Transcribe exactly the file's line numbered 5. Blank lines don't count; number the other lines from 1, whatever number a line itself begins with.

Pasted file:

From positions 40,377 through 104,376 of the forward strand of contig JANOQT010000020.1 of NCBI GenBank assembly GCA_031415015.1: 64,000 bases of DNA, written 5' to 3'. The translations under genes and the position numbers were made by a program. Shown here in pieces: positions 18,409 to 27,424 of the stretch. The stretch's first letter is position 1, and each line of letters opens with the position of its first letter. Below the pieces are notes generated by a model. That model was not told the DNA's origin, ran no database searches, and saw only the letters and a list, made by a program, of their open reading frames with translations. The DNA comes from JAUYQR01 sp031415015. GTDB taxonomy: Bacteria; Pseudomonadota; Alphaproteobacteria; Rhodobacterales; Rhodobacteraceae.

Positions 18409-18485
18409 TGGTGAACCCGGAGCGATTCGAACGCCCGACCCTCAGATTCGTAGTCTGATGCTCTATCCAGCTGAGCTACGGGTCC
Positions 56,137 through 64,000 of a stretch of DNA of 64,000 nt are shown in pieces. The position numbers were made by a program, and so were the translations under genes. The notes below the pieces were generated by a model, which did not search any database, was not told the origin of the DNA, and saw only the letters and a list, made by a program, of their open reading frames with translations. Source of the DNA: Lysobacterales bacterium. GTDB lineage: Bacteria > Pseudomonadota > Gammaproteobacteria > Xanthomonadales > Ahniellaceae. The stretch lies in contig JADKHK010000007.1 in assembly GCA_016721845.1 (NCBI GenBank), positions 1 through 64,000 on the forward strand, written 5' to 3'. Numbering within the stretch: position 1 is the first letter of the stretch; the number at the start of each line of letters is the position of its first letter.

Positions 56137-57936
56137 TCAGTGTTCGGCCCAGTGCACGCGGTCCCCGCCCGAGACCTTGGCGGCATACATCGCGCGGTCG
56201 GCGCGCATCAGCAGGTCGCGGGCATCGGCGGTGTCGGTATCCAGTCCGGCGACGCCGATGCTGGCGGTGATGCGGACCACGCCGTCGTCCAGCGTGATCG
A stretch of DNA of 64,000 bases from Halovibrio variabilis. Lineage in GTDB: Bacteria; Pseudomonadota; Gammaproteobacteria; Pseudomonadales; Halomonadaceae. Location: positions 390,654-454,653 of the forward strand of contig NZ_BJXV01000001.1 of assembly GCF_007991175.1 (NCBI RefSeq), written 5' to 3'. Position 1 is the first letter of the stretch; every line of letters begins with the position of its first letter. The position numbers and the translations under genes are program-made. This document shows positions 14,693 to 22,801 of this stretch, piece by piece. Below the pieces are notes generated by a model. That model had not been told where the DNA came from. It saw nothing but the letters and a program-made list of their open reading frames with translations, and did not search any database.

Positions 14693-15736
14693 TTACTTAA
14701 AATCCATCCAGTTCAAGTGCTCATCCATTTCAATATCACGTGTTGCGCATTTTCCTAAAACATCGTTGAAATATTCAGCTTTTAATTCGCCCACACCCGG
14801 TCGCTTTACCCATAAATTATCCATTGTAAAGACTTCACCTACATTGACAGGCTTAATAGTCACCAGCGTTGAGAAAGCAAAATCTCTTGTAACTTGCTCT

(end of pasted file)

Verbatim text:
Positions 56137-57936